Plant cell walls: interactions with nitrogen supply and silicon deposition in Brachypodium distachyon and wheat

Research output: Book/ReportPh.D. thesisResearch

Grasses (Poaceae) are an abundant and widespread source of food, feed and energy. Non-edible agricultural waste residues as well as dedicated energy crops are crucial lignocellulosic feedstocks for sustainable, low-carbon biorefining into fuels, chemicals and other products. The innate recalcitrance of plant cell walls to deconstruction poses major limitation for efficient and cost-efficient biorefining.
The aim of this PhD thesis was to address if modification of mineral nutrition might be a prospective strategy to alter cell wall recalcitrance. The study focused on nitrogen (N), an essential element that promotes plant growth and productivity. An additional focal point was silicon (Si), a beneficial element which improves plant performance and alleviates biotic and abiotic stresses, but may increase the recalcitrance of biomass to degradation. The impacts of Si, inorganic N form and supply rate on plant performance and cell wall composition were investigated in the grass model plant species Brachypodium distachyon and in the crop species wheat.
Field-grown wheat was subjected to three rates of N ranging from 50 to 150 kg N ha-1. The plants were harvested at different stages of maturation and defined parts of the straw were analyzed for cell wall characteristics relevant for further biomass processing. The straw N concentration corresponded with the level of N input, but the yield of straw biomass was not significantly affected. Increased N supply resulted in higher abundance of arabinogalactan proteins and lignin, and a decrease in pectin methylesterification. The level of N supply and the accompanying cell wall alterations did not affect the saccharification efficiency. On the other hand, different forms of inorganic N significantly affected the composition of cell walls of Brachypodium distachyon. Nitrate promoted cellulose and inhibited lignin synthesis at the heading stage of growth, but the differences between the treatments disappeared as the plants matured. Sole ammonium supply resulted in growth reduction and premature senescence along with higher concentration of lignin and mixed linkage glucans. Pectin concentration and composition were particularly affected by treatment with various N forms. At the heading stage, plants supplied with nitrate showed the lowest methylesterification degree of pectins while ammonium-fed plants contained relatively more pectin rhamnogalacturonan-I with a higher abundance of arabinan side chains.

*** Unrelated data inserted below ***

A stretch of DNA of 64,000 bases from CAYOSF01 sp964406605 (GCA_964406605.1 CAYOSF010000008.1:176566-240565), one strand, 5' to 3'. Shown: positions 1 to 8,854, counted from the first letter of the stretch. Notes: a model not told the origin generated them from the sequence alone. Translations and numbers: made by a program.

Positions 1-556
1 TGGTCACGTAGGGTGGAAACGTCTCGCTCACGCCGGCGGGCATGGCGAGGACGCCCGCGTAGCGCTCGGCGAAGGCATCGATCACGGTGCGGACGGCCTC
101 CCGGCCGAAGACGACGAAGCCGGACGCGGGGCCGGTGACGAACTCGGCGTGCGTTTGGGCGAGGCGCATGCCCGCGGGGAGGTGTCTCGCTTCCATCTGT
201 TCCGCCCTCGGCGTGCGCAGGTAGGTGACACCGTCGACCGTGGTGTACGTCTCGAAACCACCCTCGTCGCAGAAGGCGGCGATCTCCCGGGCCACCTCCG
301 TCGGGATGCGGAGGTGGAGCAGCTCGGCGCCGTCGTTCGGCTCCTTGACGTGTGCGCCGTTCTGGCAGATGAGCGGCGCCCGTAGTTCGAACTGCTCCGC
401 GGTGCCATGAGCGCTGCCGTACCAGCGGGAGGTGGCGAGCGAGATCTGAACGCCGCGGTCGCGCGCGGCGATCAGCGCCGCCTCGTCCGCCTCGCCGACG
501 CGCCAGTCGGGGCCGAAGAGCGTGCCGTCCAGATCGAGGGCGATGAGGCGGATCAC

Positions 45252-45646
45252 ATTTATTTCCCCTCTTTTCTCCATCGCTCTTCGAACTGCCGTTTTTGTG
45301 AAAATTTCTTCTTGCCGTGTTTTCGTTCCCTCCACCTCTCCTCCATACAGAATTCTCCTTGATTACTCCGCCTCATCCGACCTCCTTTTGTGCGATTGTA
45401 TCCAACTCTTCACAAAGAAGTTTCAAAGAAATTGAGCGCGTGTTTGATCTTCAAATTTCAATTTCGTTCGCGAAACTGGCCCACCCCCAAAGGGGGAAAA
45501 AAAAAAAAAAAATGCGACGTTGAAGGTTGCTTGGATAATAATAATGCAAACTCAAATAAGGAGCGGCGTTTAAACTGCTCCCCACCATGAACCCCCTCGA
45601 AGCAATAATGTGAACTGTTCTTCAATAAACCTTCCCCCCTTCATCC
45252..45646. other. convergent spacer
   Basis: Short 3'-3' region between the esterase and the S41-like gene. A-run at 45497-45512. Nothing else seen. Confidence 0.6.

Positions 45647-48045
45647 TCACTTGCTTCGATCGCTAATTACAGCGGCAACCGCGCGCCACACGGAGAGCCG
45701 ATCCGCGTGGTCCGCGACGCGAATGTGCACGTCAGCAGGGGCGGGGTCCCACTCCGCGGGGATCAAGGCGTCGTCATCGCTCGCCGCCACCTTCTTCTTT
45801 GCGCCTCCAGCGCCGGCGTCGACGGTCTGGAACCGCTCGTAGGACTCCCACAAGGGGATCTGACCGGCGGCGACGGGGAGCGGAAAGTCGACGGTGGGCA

Brachypodium distachyon wild type and low-silicon 1 (Bdlsi1-1) mutant plants served as tools to characterize Si deposition sites and effects on plant performance and biomass properties. The low-silicon 1 mutant (Bdlsi1-1) plants carried a mutation in the Si influx transporter BdLSI1 localized in the roots which resulted in more than
90% reduction in shoot Si content. Low shoot Si was associated with a significant reduction of seed weight and changes in macrohair morphology and patterning, thus emphasizing the importance of Si for successful development in grasses. At the cell wall level, several alterations in non-cellulosic polysaccharides and lignin were observed in vegetative organs of the mutant plants. These alterations, however, did not affect the recalcitrance of the straw towards enzymatic hydrolysis. Thus, the saccharification efficiency of the straw was not modified. With respect to seed composition, the abundance of mixed linkage glucans was severely reduced in the mutant, resulting in lower glucose, but higher xylose, release during enzymatic saccharification.
High N supply negatively affected the Si concentration in shoots of the wild type Brachypodium distachyon plants, possibly through modulation of the silicon transporter BdLSI1. On the other hand, a high N supply increased the partitioning of Si to spikelets in the Bdlsi1-1 mutant plants, resulting in comparable Si concentration in spikelets of mutant and wild type plants.
It is concluded that Brachypodium distachyon is a suitable model plant for studies of the importance of nutrient supply for the cell wall composition in grasses. Furthermore, the level and form of nitrogen supply affect the composition of cell walls in lignocellulosic biomass. The same is the case for changes in silicon uptake and deposition. However, the accompanying effects on cell wall recalcitrance towards enzymatic hydrolysis are negligible.
Original languageEnglish
PublisherDepartment of Plant and Environmental Sciences, Faculty of Science, University of Copenhagen
Publication statusPublished - 2018

ID: 201045464